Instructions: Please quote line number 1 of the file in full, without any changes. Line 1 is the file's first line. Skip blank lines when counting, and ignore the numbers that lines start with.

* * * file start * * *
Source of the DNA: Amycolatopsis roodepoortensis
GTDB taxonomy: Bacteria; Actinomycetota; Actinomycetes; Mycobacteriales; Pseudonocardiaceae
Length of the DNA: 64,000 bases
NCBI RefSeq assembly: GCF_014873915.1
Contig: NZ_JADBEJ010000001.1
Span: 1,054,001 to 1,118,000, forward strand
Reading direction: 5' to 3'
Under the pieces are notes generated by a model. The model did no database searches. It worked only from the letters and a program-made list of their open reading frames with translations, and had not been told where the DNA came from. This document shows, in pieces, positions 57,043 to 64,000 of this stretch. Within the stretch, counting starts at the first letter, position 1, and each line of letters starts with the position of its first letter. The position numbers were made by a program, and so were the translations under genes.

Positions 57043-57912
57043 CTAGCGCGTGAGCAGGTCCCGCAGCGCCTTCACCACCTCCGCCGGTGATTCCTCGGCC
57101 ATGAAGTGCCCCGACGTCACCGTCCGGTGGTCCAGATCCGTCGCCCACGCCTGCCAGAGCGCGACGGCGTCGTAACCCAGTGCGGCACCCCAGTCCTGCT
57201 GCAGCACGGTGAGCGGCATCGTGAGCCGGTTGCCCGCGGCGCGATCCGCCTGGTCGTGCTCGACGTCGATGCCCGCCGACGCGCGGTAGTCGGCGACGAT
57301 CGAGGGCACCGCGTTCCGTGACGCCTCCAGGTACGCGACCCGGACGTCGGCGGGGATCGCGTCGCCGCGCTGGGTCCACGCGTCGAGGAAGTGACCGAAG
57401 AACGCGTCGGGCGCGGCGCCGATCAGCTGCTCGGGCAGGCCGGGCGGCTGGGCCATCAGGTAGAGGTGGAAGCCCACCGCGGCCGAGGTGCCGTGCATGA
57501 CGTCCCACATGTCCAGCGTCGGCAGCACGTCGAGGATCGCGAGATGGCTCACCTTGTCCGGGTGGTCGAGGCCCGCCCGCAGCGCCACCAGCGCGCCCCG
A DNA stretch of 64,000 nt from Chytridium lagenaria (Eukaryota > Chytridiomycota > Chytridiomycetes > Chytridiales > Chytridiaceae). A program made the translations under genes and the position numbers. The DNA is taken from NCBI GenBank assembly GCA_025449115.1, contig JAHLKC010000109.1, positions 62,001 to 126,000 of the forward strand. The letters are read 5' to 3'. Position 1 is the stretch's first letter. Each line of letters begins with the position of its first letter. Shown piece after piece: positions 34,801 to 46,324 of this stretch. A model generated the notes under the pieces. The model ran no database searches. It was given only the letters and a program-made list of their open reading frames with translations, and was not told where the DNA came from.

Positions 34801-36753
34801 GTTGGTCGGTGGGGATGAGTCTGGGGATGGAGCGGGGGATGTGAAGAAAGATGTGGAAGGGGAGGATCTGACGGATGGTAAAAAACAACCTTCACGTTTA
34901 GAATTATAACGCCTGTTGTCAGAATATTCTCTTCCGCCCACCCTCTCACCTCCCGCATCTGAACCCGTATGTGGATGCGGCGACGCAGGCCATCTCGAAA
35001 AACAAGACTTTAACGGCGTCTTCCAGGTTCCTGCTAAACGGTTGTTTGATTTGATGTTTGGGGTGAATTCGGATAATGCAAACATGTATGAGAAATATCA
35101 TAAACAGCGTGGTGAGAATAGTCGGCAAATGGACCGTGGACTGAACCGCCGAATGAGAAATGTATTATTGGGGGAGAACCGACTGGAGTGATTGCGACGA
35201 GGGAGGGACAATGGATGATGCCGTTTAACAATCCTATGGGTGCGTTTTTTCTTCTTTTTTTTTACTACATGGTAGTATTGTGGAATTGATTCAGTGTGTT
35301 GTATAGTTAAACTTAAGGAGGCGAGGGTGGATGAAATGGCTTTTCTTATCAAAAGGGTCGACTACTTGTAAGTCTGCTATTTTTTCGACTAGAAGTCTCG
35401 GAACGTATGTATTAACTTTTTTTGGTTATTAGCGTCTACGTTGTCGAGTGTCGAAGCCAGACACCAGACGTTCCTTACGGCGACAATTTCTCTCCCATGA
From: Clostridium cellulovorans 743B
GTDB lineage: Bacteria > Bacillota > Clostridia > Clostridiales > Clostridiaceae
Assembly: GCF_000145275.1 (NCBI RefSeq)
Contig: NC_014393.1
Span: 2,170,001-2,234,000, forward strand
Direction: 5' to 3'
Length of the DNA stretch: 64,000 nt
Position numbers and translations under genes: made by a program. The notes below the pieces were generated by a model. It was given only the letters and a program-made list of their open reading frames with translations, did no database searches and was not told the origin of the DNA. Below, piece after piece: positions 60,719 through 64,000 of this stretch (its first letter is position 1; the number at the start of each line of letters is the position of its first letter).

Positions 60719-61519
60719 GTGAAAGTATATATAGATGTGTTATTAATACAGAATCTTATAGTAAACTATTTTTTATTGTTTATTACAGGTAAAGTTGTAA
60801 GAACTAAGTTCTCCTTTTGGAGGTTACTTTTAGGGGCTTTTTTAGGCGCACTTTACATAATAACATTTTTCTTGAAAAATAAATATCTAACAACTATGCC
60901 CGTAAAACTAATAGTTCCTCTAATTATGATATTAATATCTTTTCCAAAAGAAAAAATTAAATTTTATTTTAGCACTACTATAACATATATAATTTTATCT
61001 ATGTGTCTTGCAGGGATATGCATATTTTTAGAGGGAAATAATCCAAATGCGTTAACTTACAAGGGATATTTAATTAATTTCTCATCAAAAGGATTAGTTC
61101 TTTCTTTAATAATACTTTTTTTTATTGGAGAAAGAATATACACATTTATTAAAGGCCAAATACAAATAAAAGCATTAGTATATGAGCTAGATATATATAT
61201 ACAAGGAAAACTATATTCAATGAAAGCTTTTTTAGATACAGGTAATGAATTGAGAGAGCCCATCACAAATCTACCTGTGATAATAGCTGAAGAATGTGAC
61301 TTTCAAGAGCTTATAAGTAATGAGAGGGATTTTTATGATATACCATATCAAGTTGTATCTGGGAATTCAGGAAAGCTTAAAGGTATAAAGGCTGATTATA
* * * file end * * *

Source of the DNA: Amycolatopsis roodepoortensis